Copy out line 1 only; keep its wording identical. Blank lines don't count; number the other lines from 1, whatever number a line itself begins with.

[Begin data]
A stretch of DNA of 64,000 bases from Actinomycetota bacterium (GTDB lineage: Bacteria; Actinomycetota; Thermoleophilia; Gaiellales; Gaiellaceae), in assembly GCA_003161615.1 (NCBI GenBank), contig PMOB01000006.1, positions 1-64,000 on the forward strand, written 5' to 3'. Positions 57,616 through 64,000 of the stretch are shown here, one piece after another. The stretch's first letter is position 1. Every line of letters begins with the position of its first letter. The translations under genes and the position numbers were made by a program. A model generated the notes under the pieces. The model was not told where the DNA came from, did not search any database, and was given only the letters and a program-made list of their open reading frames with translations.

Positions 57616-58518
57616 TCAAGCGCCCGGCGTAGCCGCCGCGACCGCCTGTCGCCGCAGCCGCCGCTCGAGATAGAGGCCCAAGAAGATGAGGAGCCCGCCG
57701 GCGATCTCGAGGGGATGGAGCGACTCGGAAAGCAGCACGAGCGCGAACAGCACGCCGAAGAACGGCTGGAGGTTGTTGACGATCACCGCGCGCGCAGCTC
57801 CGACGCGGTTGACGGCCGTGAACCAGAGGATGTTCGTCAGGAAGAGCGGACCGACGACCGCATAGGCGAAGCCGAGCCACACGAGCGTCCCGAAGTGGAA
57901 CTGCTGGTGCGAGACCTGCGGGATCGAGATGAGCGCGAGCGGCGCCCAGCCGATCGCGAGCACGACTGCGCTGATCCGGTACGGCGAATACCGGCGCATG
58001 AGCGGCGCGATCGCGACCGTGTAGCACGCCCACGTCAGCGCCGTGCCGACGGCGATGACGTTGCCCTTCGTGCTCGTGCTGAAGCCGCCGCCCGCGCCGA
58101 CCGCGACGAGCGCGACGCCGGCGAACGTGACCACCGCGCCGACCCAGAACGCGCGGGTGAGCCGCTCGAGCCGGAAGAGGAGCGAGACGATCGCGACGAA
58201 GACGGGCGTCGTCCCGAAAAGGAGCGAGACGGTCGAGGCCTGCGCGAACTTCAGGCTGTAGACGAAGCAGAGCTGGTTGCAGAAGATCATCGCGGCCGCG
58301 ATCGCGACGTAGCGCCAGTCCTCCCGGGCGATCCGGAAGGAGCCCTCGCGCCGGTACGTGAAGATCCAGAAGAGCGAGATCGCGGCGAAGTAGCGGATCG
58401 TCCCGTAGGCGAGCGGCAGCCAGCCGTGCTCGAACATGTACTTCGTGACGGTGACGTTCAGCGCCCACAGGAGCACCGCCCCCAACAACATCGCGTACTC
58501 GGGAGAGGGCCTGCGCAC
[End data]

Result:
A stretch of DNA of 64,000 bases from Actinomycetota bacterium (GTDB lineage: Bacteria; Actinomycetota; Thermoleophilia; Gaiellales; Gaiellaceae), in assembly GCA_003161615.1 (NCBI GenBank), contig PMOB01000006.1, positions 1-64,000 on the forward strand, written 5' to 3'. Positions 57,616 through 64,000 of the stretch are shown here, one piece after another. The stretch's first letter is position 1. Every line of letters begins with the position of its first letter. The translations under genes and the position numbers were made by a program. A model generated the notes under the pieces. The model was not told where the DNA came from, did not search any database, and was given only the letters and a program-made list of their open reading frames with translations.